Paramount Decree will be revoked

decreto paramount

May 3 1948, a historic date for cinema, the day the United States Supreme Court ended the vertical integration of the Hollywood film industry through the Paramount Decree (Paramount was the first major to suffer the consequences of the decree). Now that decree will be overturned. What consequences will this choice have on the Seventh Art?

Vertical integration and Block Booking

between the 30’s and 40’s the famous Hollywood’s 5 majors (Warner, MGM, Paramount, 20th Century Fox and RKO) not only produced and distributed films, but also owned a large number of cinemas, constituting a sort of oligopoly of the American film industry.

In this way, the five big houses could easily put pressure on independent cinema exhibitors and thus impose their own conditions. The majors forced exhibitors to purchase a package of films, usually consisting of a blockbuster with guaranteed success and some less expensive B movies, with little-known actors and very uncertain collections. According to this practice, known as Block Booking and obviously considered illegal by the Antitrust, a cinema owner had to buy the entire package of films, thus submitting to the decision-making power of the majors.

The Paramount Decree

On May 3, 1948, as mentioned above, the Supreme Court of the United States declared the practice of Block Booking illegal and obliged the five majors to sell their cinemas. This, coupled with competition from TV that was slowly gaining more territory, led to the end of Hollywood’s Golden Age and the downfall of the Studio System.

The Paramount decree marked an epochal turning point in the world of the Seventh Art, which led to the emergence of many independent houses and filmmakers, relegating the majors almost to the sole distribution of films.

the decree is revoked

In this 2020 full of surprises, federal judge Analisa Torres has recently given the green light to the American Department of Justice for the revocation of the Paramount decree. Below are the reasons expressed by the judge:

“Because changes in antitrust law and administration have diminished the importance of the Decrees’ restrictions, while still providing protections that will keep the probability of future violations low, the Court finds that termination of the Decrees is in the public interest. Seventy years of technological innovation, new competitors and business models, and shifting consumer demand have fundamentally changed the industry. Furthermore, among the Studios that were linked to the decree – RKO, MGM, Warner Bros, Paramount and Fox – there are few that still exist. Others, like Disney, were not distributors at the time and are now major players. None of the internet streaming companies — Netflix, Amazon, Apple and others — that produce and distribute movies are subject to the Decrees. Thus, the remaining Defendants are subject to legal constraints that do not apply to their competitors”. Read it here.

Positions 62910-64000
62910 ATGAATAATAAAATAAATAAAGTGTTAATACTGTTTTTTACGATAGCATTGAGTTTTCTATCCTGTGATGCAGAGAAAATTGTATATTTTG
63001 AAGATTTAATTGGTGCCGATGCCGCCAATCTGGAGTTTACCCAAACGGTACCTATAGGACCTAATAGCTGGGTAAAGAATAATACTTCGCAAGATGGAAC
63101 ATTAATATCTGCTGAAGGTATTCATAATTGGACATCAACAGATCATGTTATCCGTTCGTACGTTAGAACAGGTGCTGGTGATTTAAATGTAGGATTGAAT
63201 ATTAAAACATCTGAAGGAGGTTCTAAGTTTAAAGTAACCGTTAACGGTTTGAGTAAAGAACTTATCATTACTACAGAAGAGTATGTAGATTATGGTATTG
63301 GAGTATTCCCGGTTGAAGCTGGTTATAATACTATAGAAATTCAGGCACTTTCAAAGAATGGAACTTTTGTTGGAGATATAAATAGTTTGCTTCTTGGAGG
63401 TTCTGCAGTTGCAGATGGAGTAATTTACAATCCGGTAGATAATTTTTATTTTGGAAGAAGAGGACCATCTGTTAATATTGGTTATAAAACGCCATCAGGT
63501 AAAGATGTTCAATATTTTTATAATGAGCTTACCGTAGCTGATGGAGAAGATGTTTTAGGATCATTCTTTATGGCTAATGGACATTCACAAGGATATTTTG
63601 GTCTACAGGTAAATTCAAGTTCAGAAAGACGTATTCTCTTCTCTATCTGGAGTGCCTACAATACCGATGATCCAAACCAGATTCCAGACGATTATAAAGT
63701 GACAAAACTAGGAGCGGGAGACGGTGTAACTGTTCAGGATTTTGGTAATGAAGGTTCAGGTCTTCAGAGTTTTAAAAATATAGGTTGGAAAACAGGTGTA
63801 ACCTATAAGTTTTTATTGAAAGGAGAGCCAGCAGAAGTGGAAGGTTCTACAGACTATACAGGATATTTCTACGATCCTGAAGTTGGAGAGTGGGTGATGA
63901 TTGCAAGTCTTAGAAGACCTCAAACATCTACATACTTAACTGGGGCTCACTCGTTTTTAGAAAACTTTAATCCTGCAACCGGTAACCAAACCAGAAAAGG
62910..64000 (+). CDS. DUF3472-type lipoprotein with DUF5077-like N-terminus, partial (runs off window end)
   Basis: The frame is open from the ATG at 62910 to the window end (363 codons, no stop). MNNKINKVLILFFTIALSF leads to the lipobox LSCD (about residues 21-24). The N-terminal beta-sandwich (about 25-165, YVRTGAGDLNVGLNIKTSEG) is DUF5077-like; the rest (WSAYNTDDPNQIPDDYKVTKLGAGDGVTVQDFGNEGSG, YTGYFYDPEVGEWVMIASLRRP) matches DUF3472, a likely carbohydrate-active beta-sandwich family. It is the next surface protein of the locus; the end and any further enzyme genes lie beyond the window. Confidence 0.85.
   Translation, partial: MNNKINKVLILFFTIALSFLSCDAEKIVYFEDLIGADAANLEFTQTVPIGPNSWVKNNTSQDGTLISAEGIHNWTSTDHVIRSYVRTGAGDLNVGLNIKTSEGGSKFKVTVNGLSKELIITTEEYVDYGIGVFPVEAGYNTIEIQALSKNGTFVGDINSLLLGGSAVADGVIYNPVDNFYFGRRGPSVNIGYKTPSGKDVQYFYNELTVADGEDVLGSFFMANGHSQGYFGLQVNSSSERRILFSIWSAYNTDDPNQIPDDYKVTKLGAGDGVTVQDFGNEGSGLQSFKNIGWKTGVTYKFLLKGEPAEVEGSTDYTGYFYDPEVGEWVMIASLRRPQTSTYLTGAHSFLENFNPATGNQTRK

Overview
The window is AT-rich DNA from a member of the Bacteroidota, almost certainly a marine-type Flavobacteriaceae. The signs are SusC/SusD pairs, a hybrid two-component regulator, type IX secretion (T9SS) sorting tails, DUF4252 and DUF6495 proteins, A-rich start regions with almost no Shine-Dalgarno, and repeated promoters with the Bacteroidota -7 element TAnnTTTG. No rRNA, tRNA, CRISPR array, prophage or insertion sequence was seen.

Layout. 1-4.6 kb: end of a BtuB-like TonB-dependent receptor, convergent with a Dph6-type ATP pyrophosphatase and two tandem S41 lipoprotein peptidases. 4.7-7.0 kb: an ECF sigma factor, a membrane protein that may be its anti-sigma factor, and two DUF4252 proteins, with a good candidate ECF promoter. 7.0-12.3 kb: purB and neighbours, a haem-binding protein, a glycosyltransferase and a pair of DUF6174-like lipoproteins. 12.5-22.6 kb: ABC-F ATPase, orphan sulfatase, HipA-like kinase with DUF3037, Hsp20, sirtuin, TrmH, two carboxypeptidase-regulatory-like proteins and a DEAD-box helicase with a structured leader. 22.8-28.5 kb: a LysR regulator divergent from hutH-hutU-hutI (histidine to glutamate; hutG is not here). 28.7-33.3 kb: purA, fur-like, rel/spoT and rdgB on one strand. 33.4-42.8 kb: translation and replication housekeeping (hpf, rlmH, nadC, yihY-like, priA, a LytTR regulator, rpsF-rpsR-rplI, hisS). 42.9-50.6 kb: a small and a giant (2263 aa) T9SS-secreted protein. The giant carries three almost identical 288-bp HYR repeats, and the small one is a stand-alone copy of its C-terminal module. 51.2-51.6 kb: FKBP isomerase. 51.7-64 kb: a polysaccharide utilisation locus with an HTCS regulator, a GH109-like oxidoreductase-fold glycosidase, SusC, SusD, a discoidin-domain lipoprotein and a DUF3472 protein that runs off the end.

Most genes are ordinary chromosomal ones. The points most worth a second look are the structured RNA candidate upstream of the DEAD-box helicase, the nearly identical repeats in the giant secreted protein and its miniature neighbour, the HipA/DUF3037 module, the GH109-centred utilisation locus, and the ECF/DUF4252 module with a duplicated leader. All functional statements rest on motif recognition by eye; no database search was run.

Thanks to this turning point, the Studios will be able to return to own cinemas and movie chains and in two years (sunset period established by the judge) reintroduce the practice of Bock Booking.

The National Association of Theater Owners warned of ending the decrees and the impact it would have on consolidation of the exhibition business, while independent theaters argued that “nothing in existing antitrust law comes close to the elegance and power of the ‘theater-by-theater on the merits’ mandate that forms the heart of the Paramount Consent Decrees. Tens of thousands of Americans have enjoyed big-screen entertainment solely because of that mandate.”

The Directors Guild of America also opposed the DOJ’s move, arguing that the changes in the business required greater antitrust oversight.

An uncertain future for cinema

Since 1948 the panorama of the show has certainly changed (don’t ask me if it is for better or for worse). From my point of view, canceling the Paramount decree could prove to be a good move to revive the economy of cinemas, brought to their knees by the current situation related to covid-19, and throw a gauntlet from the majors to the big streaming platforms such as Netflix and Prime Video (which in recent months have seen a significant increase in subscribers).

But the risk of bringing the film industry back 70 years, I believe, is even greater and more dangerous than the current pandemic. So we just have to wait and see in two years how the issue will evolve (and what else can ever happen before the end of 2020).

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